Fool’s Gold?: Discerning Truth In An Age of Error

John MacArthur (editor)

224 pages

Crossway Books (2005)

Fool's Gold

Recommend: Yes

Genre: Christian Living/Evangelicalism/Cultural Issues


How are we to distinguish gold from “fool’s gold”? This is a question that perplexed many in the 1800’s with the “gold rush” that swept the many hopefuls that left all behind in search for fortune. In Fool’s Gold?, John MacArthur, along with other staff members from Grace Community Church, tackle a wide variety of trends in the evangelical world that seem to offer hope and answers, when in fact they might be a bit misleading. All that glitters is not gold.

Book Structure:

There are four parts to the book. In the first part, MacArthur unabashedly calls for discernment rooted in Scripture, offering three points from 1 Thessalonians 5:21-22. Having established a foundation for biblical discernment, he then presents the negative results of “watered-down” preaching which seems to pervade the contemporary Christian community today.

In the second part, four different popular books are addressed and critiqued from a biblical standpoint–in a way modeling for the reader what it looks like to employ biblical discernment: 1. Rick Warren’s The Purpose-Driven Life; 2. N.T. Wright’s What Saint Paul Really Said; 3. John Eldredge’s Wild at Heart; and 4. The Resolve New Testament Bible-zine for girls. The third part deals with very provocative issues such as contemporary Christian music, “altar calls” and invitations to “receive Christ into your heart,” the Christian’s approach to politics, and the consumeristic mind-set that many adopt within the church.

And the finally, the book concludes with a doctrinal and practical framework to implement as one seeks to discern which hills are worth dying on and to live a life much like the Bereans, who Luke tells us in Acts 17 were of “noble character” because they “received the message with great eagerness and examined the Scriptures every day to see if what Paul said was true” (v.11, emphasis added).

Notable Quotes:

  • “If the current current hunger for ecumenical compromise, pragmatic sanctification, and numerical success continues to gain a foothold within evangelicalism, it will result in an unmitigated spiritual disaster . . . . The church will never manifest its power in society until we regain a passionate love for truth and corollary hatred for error” (pp.14,15).
  • “. . .[W]orship is a transcendent experience. Worship should take us above the mundane and simplistic. So the only way true worship can occur is if we first come to grips with the depth of spiritual truth. Our people can only rise high in worship in the same proportion to which we have taken them deep into the profound truths of the Word. There is no way they can have lofty thoughts of God unless we have plunged them into the depths of God’s self-revelation” (p.38).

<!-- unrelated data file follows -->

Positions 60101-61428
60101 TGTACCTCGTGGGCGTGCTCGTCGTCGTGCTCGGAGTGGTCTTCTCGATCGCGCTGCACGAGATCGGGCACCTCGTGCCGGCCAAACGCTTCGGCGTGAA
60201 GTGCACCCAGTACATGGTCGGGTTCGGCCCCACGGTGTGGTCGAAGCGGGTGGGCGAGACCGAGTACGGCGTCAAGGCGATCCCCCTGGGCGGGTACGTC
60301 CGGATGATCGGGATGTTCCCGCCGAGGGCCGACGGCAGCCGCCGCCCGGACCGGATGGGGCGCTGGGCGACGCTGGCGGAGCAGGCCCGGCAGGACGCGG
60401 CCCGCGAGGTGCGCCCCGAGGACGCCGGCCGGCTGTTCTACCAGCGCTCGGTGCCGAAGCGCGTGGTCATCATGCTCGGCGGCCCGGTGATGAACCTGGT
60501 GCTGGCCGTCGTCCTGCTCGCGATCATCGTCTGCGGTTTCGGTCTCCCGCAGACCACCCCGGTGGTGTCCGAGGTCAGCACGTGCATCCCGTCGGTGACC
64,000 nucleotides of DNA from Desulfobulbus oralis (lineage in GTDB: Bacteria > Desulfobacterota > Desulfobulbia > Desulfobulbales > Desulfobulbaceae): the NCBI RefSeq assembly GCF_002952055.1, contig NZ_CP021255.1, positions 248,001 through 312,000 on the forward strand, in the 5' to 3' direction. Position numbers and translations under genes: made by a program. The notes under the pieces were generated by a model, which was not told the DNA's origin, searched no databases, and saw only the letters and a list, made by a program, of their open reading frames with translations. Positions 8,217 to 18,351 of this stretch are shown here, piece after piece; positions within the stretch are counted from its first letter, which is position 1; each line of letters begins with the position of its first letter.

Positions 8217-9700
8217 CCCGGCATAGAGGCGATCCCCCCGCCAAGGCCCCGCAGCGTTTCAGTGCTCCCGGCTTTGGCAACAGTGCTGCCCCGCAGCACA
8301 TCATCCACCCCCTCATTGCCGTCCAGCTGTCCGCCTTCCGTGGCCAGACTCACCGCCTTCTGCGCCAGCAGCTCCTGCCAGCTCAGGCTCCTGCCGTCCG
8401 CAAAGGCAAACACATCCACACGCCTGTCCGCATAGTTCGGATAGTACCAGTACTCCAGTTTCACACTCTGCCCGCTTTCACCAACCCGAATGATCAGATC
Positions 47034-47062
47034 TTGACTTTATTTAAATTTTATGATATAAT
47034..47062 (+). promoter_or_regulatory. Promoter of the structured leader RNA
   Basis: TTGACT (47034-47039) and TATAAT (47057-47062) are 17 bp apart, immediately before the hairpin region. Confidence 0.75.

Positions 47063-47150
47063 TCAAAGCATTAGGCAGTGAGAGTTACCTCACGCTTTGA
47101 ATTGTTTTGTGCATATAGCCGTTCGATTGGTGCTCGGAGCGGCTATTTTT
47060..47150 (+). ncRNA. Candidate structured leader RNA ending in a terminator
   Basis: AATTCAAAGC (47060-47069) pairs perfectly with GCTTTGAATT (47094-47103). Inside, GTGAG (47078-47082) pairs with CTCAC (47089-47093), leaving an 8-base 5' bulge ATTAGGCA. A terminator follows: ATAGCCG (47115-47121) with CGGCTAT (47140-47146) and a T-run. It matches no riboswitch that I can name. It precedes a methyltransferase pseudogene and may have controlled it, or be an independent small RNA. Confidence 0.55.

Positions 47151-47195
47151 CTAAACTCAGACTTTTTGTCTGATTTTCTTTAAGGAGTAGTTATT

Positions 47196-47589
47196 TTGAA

• “So let the man who searches for true masculinity look no further than the pages of Scripture, for there he will find the truth about himself from the mouth of his Creator. Let his ears not be tickled by the whims of men, but let his mind be trained by the Word of God. And before any man looks for his battle to fight, his beauty to rescue, and his adventure to live, let him first look to his God to glorify” (p.95).
  • “Our only sure defense against false doctrine is to be discerning, to distrust our own emotions, to hold our own senses suspect, to examine all things, to test every truth-claim with the yardstick of Scripture, and to handle the Word of God with great care” (p.199).


I heartily endorse this book to any Christian who seeks honor God and show discernment in what he reads and what he meditates on. I wish the authors would have tackled a few more popular books like Joel Osteen’s Your Best Life Now and some of the emerging church books that seem to popping up everywhere. Overall, I think the authors did a great job in laying a foundation in the Word for discernment and then demonstrating what that looks like in some books (many of which I have read have benefited from). There a few minor criticisms I have of the book, but they in no way undermine the overall flow that makes this a great read as we can expect from John MacArthur.

If we lose the ability to discern, then we lose the ability to distinguish truth from error; when this occurs, our gospel becomes vulnerable to the onslaught of false speculations and lofty ideas that present themselves against the Truth. We then become confused and apathetic to the essentials of our faith, thinking it only a matter of preference.

May we all be known for our discernment as we test everything and hold on to the good (1 Thess. 4:21) and in so doing, God will receive the glory!